With roughly 25 days before the list of 92 films are reduced down to 15, we right now feel that the following films will be shortlisted on December 21. But Beautiful Beings (Iceland), Return to Seoul (Cambodia), Boy From Heaven (Sweden), Girl Picture (Finland) and Mars One (Brazil) are definitely in contention as well, amongst others.
This week we're taking a look at our favourite performances of the year and there are always just so many to choose from. We've narrowed it down to twenty performances (one per film), and the following ten just missed our best of the best:
Karam Taher - Farha (Jordan) Vita Smachelyuk - Victim (Slovakia) Anahi Hoenesien - Lo Invisible (Ecuador) Oksana Cherkashyna - Klondike (Ukraine) Pierfrancesco Favino - Nostalgia (Italy) Ana Dumitrascu - Immaculate (Romania) Linnea Leino - Girl Picture (Finland) Ali Junejo - Joyland (Pakistan) Chieko Baisho - Plan 75 (Japan) Tawfeek Barhom - Boy From Heaven (Sweden)
10. BIRGIR DAGUR BJARKASON - BEAUTIFUL BEINGS (ICELAND)
It's incredible that Beautiful Beings is the acting debut for Birgir Dagur Bjarkason. Set in a violent neighbourhood, Birgir's character, Addi, is a part of a "gang" where trouble seems to be a part of their daily lives. He has the tough task of taking care of his best friends while at the same time trying to navigate through life the best way he knows how.
Birgir commands every scene that he's in with his charisma and personality. He has a tough role to play being soft-hearted on the inside yet having to be tough on the outside as he fights for survival. Addi isn't inherently thuggish but he's trained in karate and he's always capable of helping out his friends if they ever get in trouble. Added on top if this, there is incredible amounts of tenderness being shown that breaks through the veneer of toughness.
Bjarkason has been able to convey such a subtle, beautiful, likeable character set in a world that isn't beautiful. And his performance is one that'll remain ingrained in your head once it's all over.
9. PARK JI-MIN - RETURN TO SEOUL (CAMBODIA)
Another acting debut is Park Ji-Min in the incredible film Return To Seoul. Playing the character of a French-Korean woman, named Freddie, Park Ji-Min brilliantly portrays a child who is struggling with her identity. Her biological parents left her at an adoption agency when she was a baby, and now as a young women, Freddie makes an impromptu trip to Seoul in search for them.
Freddie isn't the most likeable character but that's what makes the performance so compelling. She's not trying to be likeable, just herself. She's impulsive. She's uncontrollable. She's extroverted and loud. She creates chaos because that's who she is as a person. She's an ice-cold individual who's stuck in a constant state of searching and adapting. She's reacting to the trauma placed upon her by her estranged parents. She's not Asian enough to be accepted in Korea. And she's not white enough for the French.
Park Ji-Min's performance will leave a lasting impression on the viewers once the film is all over. It's without question one of the best performances of the year and we can't wait to see what she does next.
8. KRISTOFFER JONES - WAR SAILOR (NORWAY)
Kristoffer Jones is best known for his roles in The Wave and The Revenant, but in his latest film, War Sailor, we think it's his best performance ever and perhaps he's even the best Norwegian actor working right now. Playing the character of Alfred, a sailor before, during and after World War II, the performance is an extremely physical one as the toll on war and the years of fighting to stay alive makes a number on his mental and physical state.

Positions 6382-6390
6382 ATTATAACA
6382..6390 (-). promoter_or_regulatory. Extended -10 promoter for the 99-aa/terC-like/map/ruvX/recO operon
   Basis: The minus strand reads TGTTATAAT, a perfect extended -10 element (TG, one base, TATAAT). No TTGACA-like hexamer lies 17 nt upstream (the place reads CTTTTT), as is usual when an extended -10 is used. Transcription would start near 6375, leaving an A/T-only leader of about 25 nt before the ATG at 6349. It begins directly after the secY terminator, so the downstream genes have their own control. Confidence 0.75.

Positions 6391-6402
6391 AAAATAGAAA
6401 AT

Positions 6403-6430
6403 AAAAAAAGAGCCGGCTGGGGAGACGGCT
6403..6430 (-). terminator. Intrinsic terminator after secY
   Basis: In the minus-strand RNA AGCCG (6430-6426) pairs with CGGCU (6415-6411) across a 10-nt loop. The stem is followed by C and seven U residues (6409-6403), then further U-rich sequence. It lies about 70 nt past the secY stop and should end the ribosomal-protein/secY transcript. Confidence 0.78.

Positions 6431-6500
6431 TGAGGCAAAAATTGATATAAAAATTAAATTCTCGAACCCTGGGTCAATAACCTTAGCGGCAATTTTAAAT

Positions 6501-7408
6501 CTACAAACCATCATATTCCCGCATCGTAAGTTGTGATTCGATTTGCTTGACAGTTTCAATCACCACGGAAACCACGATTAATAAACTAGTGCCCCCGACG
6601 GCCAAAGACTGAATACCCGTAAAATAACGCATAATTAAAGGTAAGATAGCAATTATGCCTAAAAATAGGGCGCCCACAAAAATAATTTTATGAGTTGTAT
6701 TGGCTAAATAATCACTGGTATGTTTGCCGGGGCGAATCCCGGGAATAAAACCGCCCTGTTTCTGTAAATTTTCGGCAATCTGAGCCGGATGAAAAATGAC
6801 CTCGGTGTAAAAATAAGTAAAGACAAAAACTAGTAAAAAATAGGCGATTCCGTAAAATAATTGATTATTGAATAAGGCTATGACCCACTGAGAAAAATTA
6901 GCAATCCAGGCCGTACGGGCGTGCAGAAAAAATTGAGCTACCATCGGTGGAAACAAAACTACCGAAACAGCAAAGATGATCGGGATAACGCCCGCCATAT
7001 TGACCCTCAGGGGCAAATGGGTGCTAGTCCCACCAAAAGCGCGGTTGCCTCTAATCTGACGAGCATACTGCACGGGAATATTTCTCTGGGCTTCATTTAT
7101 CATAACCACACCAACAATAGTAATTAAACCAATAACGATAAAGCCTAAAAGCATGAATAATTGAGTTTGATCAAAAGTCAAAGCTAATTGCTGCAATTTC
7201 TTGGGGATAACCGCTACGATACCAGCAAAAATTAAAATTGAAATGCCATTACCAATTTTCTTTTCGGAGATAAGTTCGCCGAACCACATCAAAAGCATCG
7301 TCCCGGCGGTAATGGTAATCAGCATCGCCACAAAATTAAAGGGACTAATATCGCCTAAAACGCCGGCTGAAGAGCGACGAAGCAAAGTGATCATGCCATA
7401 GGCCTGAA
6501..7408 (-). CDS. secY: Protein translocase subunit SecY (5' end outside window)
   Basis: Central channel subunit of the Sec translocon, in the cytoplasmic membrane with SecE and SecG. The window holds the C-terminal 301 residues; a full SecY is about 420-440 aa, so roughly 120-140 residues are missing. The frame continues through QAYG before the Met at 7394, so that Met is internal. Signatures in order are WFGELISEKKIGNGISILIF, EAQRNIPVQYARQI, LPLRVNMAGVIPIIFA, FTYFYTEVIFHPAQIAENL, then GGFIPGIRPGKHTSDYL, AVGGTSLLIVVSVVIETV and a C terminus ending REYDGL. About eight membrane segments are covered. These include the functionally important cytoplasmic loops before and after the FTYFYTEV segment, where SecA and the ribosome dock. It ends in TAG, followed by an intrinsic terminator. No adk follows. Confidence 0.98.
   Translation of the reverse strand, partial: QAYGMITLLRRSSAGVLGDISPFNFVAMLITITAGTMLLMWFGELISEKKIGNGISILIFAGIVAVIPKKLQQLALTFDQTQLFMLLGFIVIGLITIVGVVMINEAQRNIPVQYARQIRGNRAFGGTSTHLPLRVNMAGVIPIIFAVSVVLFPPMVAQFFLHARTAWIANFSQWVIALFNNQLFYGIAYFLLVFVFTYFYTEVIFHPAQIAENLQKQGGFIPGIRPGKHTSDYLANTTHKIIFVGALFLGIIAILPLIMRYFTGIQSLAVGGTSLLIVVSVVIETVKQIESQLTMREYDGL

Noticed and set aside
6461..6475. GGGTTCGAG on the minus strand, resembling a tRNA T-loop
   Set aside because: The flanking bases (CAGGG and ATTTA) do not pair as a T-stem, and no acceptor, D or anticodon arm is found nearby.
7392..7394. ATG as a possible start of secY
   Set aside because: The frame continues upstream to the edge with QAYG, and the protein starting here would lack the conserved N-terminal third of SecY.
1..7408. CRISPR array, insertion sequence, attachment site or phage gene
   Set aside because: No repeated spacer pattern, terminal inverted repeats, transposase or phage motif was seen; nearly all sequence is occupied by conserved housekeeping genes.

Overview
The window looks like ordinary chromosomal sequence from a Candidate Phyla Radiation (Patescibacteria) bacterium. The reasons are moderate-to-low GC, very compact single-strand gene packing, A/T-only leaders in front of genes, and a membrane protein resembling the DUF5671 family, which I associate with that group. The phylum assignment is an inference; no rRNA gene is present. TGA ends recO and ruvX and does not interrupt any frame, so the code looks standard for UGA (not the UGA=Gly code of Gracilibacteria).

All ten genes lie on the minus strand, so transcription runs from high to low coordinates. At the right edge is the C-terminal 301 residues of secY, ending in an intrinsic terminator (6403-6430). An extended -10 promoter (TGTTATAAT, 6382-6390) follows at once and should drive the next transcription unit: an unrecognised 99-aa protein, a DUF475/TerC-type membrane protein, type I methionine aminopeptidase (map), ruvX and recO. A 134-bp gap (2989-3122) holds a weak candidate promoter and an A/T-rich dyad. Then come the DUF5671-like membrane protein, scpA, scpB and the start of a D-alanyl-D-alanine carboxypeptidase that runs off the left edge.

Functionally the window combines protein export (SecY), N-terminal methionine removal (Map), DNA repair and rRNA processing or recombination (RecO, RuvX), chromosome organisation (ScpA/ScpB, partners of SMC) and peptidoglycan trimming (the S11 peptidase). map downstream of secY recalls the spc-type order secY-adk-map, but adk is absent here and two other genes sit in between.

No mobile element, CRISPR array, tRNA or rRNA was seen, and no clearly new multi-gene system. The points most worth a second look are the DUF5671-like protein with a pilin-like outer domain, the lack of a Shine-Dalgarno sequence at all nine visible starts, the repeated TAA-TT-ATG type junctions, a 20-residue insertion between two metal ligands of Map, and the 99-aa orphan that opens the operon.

Alfred is a father and a husband. He's also become a sailor right in the middle of war, along with his best friend, played brilliantly by Pal Sverre Hagen. Trying to become a soldier when it's the last thing he wants to do is shown in every expression on his face. His desperation to return home when he's unable to is shown throughout his heartbreaking performance. And the physical torture is shown throughout his decomposing body.
The final moments of the film as Alfred reflects on his past life, and as he remembers everything that he had to endure to be alive, it'll leave you feeling mesmerized by Jones' killer performance.
7. TANG WEI - DECISION TO LEAVE (SOUTH KOREA)
Ever since we saw Tang Wei in Lust, Caution we knew that she would have an impressive career. And playing a complicated character as Song Seo-Rae in Decision to Leave, she's fully able to showcase her brilliant talent. As a young wife suspected of killing her husband, and as a woman who begins to feel an attraction towards the detective who's investigating the murder, Song Seo-Rae is one of the most interesting characters of the year.
It's incredible to watch Tang Wei portray Song Seo-Rae. She brings a powerful, confident yet vulnerable, seductive and detached performance that hooks you in from the opening shot to the devastatingly yet perfect ending. Her facial expressions as she cloyingly flirts with her detective. Her smirks when she's happy. Her sadness when she feels that she can't control the outcome of her life.
Tang Wei is a tour de force. Her performance is tragic. It leaves you with a feeling of being shattered. And the film wouldn't have succeeded without Tang Wei's performance as one of the greatest femme fatales ever seen on film.
6. THEKLA REUTEN - NARCOSIS (NETHERLANDS)
Thekla Reuten has had a career lasting over 20 years already and she's established herself as one of Europe's leading actresses. Already winning awards for her performance in Narcosis, Thekla plays a grieving wife and mother, Merel, after the sudden passing of her husband.
Playing the tricky role as a woman who's grieving while trying to maintain her composure is no easy task. She brings an intensity to Merel that not only embodies her character's own sorrow but reflects her feelings about the grief she's absorbing from her kids. This results in a compelling and nuanced performance. The entire cast is top notch, especially her children in the film Lola van Zoggel and Sepp Ritsema, which elevates this already spectacular film. They all draw inspiration from one another to create such perfect portrayals of a family trying to keep themselves together.